A federal judge won’t delay part of a ruling that found problems with how North Dakota’s voter identification laws affect Native Americans, despite the state saying it could lead to voter fraud. U.S. District Judge Daniel Hovland in his order Monday chided the state for raising a “litany of embellished concerns” about people taking advantage of his ruling last month that expand the proof of identity Native Americans can use for North Dakota elections. Hovland last month eliminated a requirement that documents used by Native American include residential street addresses. Those sometimes aren’t assigned on American Indian reservations. North Dakota officials called that part of the ruling unworkable, and claimed someone with only a post office box could still vote where they don’t live. “The reality is (the state) has failed to demonstrate any evidence of voter fraud in the past or present,” Hovland wrote in his order Monday, denying a delay.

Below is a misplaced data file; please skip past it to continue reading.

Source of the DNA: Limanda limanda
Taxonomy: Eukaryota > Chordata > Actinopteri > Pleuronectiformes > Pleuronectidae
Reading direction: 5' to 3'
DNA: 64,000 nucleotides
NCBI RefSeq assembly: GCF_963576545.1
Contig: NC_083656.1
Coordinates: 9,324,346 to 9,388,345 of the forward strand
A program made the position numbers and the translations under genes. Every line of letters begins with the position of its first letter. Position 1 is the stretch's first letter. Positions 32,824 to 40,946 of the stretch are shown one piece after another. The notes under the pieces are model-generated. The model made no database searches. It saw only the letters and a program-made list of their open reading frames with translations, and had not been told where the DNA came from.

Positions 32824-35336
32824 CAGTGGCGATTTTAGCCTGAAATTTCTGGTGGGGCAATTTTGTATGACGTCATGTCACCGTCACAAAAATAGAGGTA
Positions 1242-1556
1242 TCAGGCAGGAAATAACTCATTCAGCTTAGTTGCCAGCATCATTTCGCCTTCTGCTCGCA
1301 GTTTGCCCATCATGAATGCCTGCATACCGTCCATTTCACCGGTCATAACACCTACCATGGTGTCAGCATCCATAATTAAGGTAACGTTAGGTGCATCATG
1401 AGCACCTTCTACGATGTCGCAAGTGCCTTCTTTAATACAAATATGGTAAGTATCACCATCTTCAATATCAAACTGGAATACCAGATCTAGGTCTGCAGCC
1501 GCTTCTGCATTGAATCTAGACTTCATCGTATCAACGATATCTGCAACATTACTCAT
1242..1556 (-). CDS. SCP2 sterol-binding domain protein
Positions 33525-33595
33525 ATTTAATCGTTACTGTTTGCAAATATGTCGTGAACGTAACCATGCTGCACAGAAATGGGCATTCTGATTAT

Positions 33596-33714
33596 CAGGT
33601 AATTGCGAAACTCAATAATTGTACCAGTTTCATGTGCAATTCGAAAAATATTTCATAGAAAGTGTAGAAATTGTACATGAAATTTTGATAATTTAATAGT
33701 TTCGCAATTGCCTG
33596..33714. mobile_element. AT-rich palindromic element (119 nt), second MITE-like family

Secretary of State Al Jaeger, North Dakota’s top election official, said Tuesday the state is appealing the case. The state also is opposing attorney fees totaling more than $1.1 million filed by the plaintiffs.
Republican Gov. Doug Burgum last year signed legislation that reworked the ID laws after tribal members sued the state in 2016. The lawsuit alleged the ID requirements violated the U.S. Voting Rights Act and discriminated against Native Americans.
Several members of the Turtle Mountain Band of Chippewa in North Dakota challenged the state’s voter identification laws, saying they were a form of voter suppression.